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Local

  • ‘We dodged a big bullet’

    Lancaster County avoided injuries and widespread destruction from the remnants of Hurricane Florence this weekend, unlike some of its neighboring counties and large parts of North Carolina.
    Lancaster Fire Rescue Director Darren Player said the county experienced buffeting winds and huge downpours lasting many hours, but it was fortunate not to reach the rainfall totals and wind speeds that forecaster’s had predicted.

  • Schools repairing roof leaks, expected to reopen Tuesday

    Mark Manicone and Gregory A. Summers

    The Lancaster News

     

  • 'We really dodged a big bullet'

    Kayla Vaughn and Gregory A. Summers

    The Lancaster News

    Lancaster County avoided injuries and widespread destruction from the remnants of Hurricane Florence this weekend, unlike some of its neighboring counties and large parts of North Carolina.

  • County convenience sites reopen at 8 a.m. Tuesday

    After a four-day closing related to Hurricane Florence, the county’s 12 convenience sites will reopen at 8 a.m. Tuesday, said Lancaster County Administrator Steve Willis.
    “The Republic Landfill in Lee County reopened this morning,” Willis said just before lunchtime Monday. 
    He said trash containers at the county sites are being picked up now, so they will be empty on Tuesday.
    Willis pleaded for frustrated users to “quit leaving bags of trash in front of the convenience sites.”

  • Schools to close Monday

    County officials are asking local residents to limit travel as much as possible Sunday evening because multiple roads are blocked by fallen trees, downed power lines and flooding.

    Right now, Duke Energy has 3,184 power outages in the county and Lynches River Electric Cooperative has 276 customers without power.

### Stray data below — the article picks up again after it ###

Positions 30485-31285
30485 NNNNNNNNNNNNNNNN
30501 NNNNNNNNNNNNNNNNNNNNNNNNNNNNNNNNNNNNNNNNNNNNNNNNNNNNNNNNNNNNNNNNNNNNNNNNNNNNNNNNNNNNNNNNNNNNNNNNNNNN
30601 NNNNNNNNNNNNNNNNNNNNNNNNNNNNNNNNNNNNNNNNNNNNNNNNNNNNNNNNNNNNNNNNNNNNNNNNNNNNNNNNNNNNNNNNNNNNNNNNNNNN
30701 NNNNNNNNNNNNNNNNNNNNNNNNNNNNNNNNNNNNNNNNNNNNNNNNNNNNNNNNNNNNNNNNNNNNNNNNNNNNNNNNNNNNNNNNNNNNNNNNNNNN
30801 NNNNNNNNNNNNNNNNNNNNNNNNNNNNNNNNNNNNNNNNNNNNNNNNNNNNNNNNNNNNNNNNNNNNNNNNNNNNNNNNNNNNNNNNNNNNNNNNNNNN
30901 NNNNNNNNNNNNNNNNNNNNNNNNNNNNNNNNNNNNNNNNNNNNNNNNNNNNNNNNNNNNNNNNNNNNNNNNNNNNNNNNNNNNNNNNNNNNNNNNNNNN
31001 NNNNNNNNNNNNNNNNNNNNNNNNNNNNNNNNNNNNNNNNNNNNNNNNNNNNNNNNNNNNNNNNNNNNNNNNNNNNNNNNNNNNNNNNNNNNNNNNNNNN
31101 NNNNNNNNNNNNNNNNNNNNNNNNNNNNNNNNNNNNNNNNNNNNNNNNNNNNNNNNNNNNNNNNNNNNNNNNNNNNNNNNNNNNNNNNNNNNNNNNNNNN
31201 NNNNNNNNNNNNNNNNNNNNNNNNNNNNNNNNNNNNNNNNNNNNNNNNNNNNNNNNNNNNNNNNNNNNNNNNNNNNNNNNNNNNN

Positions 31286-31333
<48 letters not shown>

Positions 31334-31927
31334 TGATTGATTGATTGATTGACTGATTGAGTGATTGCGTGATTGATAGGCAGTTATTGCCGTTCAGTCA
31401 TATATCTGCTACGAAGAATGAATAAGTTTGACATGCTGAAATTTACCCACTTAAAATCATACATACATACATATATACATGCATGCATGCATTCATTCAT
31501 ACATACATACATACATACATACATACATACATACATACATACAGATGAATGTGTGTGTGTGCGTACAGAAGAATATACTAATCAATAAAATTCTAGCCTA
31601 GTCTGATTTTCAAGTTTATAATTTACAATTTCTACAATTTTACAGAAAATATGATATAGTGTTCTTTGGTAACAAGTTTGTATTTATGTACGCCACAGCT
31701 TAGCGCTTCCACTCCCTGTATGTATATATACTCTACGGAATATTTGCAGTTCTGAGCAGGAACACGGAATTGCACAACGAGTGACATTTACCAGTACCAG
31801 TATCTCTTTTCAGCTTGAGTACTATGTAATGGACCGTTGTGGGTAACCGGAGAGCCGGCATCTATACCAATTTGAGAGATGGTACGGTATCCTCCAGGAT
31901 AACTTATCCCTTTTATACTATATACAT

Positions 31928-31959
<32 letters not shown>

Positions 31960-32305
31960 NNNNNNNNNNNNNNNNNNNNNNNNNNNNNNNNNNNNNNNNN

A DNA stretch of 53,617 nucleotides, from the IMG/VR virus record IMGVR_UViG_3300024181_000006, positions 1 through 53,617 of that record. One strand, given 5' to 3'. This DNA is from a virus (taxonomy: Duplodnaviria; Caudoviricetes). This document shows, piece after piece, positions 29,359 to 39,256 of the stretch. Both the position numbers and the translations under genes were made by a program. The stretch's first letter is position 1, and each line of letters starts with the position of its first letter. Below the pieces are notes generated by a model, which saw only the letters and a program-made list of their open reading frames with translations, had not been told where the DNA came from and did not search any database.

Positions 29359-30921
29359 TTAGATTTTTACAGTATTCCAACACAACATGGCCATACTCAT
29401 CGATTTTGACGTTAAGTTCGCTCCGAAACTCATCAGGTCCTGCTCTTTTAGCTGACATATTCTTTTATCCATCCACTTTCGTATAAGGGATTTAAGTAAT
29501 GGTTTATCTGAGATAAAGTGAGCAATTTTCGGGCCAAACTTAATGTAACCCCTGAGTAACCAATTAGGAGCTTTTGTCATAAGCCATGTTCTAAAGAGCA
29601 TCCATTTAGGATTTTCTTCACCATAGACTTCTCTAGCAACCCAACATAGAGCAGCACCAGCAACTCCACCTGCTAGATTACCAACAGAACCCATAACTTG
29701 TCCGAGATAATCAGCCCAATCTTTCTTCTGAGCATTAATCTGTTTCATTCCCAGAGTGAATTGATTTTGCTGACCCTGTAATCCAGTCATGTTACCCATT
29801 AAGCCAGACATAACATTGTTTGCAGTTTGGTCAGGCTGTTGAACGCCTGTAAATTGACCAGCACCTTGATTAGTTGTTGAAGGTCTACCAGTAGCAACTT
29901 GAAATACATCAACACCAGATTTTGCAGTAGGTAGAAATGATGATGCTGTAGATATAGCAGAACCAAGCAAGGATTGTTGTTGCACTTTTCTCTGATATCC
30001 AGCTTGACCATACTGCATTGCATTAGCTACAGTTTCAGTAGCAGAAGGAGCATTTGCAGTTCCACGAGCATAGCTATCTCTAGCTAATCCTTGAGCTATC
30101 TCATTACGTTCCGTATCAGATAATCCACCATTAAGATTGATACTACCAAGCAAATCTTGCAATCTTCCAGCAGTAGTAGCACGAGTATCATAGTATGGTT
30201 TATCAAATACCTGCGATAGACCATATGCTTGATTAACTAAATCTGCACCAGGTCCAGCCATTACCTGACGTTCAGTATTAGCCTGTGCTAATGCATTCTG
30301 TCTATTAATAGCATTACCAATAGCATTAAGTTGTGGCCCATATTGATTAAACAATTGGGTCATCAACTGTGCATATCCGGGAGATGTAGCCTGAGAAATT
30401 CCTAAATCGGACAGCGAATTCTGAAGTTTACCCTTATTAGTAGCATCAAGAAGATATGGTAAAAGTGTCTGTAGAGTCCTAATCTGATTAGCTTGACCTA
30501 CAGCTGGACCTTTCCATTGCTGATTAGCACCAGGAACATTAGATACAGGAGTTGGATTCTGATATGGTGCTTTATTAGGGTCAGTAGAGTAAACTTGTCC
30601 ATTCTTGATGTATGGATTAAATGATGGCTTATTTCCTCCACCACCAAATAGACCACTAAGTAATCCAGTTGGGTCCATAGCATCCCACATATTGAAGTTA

Hopefully, power should be restored to most of those before the evening is up.

  • Flash flood warning issued for county

    The National Weather Service in Columbia has issued a flash flood warning for Lancaster County until 2 p.m. Sunday, Sept. 16.

    At 8:22 a.m., National Weather Service Doppler radar indicated heavy rain across the county.

  • Tree crushes car, damages truck and house

    A huge oak tree crashed down about 4:30 p.m. in the 100 block of West Shiloh Unity Road, crushing a car and damaging a pickup and the home of Michele Horne.
    Horne and her children, Thomas and Kelly, were inside when it happened as the storm raged in their neighborhood just off U.S. 521 north of Lancaster. No one was hurt, and the house appeared to have avoided severe damage.
    "That tree was hollow and had three raccoons living in it," said Thomas Horne. "I knew it was going to come down when they said the hurricane was coming."

  • Tropical-storm warning lifted for county

    The National Weather Service has lifted the tropical-storm warning for Lancaster County, though a flash flood watch remains in effect with heavy rains from former Hurricane Florence now drenching much of the Piedmont.

    Most wind speeds have dropped between 15-25 mph and the storm is almost stationary, though the potential remains for much stronger wind gusts throughout the night.

  • Player: Don't get fooled by tropical storm

    Mark Manicone and Gregory A. Summers

    The Lancaster News

    Slow-moving Florence is expected to weaken into a tropical depression later today as it trudges westward across the state, but torrential rainfall is still expected in Lancaster County.

    “The main issue we may experience is the public being lulled into a false sense of security,” said Darren Player, director of Lancaster County Fire Rescue/Emergency Management.

  • Hurricane Florence local update (10 a.m. Saturday)

     

    Here’s what we know this morning, based on latest local conditions from Hurricane Florence;

    • U.S. 521 between Heath Springs and Kershaw is blocked due to a downed tree that has power lines entangled in it. A Lynches River Electric Cooperative crew is en route to get the tree up.